Buying goods and services to keep the surgery running might be way down your priority list. But poor 'procurement' (purchasing or buying) could be putting a large dent in practice profits, and you really do not need that at a time when many practices generally are tightening their belts by reducing GPs' monthly drawings.
In this seven-part series, I will show you how to develop a cost-effective strategy covering everything the practice buys - from clinical and non-clinical consumables (latex gloves and stationery, for example) to assets such as diagnostic equipment, furniture and services like cleaning, insurance and energy.
In most sectors and especially in healthcare, procurement is the poor relation. It may sound dull or even daunting although it is not just about buying.
Good procurement involves thinking strategically, building relationships with suppliers and other purchasers, reducing risk, maximising cost-efficiency - in short, supporting all parts of your business.
This series covers the key steps for reducing costs including 'sussing out' the tricks sales staff use and reducing risks to your cash.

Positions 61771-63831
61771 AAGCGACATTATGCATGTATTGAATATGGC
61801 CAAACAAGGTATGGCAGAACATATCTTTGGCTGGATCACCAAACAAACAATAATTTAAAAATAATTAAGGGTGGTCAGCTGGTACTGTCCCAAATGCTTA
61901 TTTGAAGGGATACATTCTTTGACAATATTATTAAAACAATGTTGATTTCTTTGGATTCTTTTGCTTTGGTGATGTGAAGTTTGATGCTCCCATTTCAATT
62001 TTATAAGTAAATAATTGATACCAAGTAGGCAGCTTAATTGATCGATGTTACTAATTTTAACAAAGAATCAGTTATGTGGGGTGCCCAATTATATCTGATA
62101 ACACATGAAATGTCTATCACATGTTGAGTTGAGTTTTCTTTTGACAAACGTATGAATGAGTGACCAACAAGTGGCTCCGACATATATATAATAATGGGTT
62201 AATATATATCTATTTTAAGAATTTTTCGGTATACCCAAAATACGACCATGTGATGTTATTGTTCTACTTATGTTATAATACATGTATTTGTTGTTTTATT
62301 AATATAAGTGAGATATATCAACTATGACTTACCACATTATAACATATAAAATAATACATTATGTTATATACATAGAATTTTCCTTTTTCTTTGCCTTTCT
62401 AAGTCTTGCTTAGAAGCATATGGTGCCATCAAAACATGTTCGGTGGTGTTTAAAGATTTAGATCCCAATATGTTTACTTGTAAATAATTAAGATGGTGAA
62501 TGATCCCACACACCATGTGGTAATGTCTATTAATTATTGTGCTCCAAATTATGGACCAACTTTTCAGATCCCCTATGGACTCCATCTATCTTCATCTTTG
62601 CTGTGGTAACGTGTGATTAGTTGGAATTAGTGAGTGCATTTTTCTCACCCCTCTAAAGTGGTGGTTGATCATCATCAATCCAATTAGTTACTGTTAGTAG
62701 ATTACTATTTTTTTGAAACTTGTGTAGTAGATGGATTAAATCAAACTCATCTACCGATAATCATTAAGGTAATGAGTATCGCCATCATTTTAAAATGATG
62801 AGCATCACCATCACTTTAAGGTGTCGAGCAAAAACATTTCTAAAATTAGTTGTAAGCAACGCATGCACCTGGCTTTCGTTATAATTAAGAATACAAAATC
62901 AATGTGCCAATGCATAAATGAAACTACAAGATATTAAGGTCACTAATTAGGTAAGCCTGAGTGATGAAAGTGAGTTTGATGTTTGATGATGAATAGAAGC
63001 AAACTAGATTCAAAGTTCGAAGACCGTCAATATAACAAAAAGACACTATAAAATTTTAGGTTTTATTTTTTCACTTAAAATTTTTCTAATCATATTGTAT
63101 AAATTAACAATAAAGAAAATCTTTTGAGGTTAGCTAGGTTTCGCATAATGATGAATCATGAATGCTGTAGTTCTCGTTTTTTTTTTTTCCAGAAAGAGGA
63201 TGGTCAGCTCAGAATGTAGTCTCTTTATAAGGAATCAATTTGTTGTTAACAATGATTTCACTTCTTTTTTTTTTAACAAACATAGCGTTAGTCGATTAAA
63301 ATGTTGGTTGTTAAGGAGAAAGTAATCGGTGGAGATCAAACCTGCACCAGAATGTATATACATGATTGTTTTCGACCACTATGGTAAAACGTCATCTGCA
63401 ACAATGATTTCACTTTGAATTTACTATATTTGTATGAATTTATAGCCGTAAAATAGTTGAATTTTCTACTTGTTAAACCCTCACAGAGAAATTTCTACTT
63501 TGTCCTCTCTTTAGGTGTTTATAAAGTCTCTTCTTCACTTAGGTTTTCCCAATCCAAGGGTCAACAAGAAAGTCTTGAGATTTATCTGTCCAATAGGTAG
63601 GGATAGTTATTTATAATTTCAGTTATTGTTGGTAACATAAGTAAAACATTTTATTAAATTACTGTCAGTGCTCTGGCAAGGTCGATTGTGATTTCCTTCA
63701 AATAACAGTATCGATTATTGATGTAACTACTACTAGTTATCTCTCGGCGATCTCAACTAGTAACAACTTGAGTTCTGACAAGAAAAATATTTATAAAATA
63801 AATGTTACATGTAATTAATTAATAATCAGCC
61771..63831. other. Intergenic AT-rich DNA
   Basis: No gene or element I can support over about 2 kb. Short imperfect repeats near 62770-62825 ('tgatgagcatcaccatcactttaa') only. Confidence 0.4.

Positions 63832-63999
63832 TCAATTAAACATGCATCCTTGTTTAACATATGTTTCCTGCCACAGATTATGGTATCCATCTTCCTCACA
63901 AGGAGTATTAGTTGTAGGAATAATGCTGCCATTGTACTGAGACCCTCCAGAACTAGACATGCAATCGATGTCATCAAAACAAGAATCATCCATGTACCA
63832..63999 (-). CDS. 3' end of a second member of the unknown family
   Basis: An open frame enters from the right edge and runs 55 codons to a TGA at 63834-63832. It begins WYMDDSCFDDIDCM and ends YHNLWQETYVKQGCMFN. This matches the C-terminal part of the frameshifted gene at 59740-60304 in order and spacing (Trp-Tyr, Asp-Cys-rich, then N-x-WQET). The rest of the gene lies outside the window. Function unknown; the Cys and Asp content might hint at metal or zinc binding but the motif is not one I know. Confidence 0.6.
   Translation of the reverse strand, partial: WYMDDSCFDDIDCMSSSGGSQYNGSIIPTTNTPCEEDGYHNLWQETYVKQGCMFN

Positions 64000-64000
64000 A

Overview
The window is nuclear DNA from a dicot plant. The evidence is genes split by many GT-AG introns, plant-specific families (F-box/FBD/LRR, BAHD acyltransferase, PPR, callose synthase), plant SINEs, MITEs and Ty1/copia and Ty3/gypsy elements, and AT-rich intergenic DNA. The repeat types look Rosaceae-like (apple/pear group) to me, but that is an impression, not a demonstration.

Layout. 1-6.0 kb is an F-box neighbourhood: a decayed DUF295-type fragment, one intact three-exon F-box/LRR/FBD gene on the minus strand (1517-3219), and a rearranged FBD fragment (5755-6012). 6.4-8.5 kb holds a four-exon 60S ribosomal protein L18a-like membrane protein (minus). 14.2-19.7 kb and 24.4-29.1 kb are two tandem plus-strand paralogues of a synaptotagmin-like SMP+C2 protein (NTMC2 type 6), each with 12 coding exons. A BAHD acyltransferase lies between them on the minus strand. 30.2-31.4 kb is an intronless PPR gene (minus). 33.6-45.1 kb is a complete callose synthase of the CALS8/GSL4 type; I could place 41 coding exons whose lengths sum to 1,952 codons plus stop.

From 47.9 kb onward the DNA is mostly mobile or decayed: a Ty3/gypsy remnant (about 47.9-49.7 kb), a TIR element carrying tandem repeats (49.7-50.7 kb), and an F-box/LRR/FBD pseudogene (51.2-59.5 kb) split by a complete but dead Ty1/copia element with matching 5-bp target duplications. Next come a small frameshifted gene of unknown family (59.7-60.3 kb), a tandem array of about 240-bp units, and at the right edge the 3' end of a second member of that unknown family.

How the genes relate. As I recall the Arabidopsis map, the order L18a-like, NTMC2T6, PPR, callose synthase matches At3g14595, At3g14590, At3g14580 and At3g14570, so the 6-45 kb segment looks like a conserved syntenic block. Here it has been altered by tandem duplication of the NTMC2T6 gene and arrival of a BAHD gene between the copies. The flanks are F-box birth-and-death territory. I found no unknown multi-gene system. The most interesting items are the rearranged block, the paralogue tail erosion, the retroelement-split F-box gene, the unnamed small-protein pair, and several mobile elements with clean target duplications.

By following these steps, your practice may be able to make cost-savings of up to 50 per cent on what it currently spends.
The first step is to review what the practice is currently spending money on, how and where. Use the breakdown of items in the income and expenditure section of your annual accounts to establish the different cost categories and 'capture' product details from recent invoices.
When you have done this, rate each category in terms of complexity, the level of spend, the time period over which you want to generate savings and the percentage reduction you want.
Focus your efforts initially on quick wins in high-spend categories.
|BUY WISELY PLAN|
STEP 1 Gather information.
STEP 5 Negotiate on price.
- Nick Coleman is a director of healthcare sector procurement specialists ProCure Health Ltd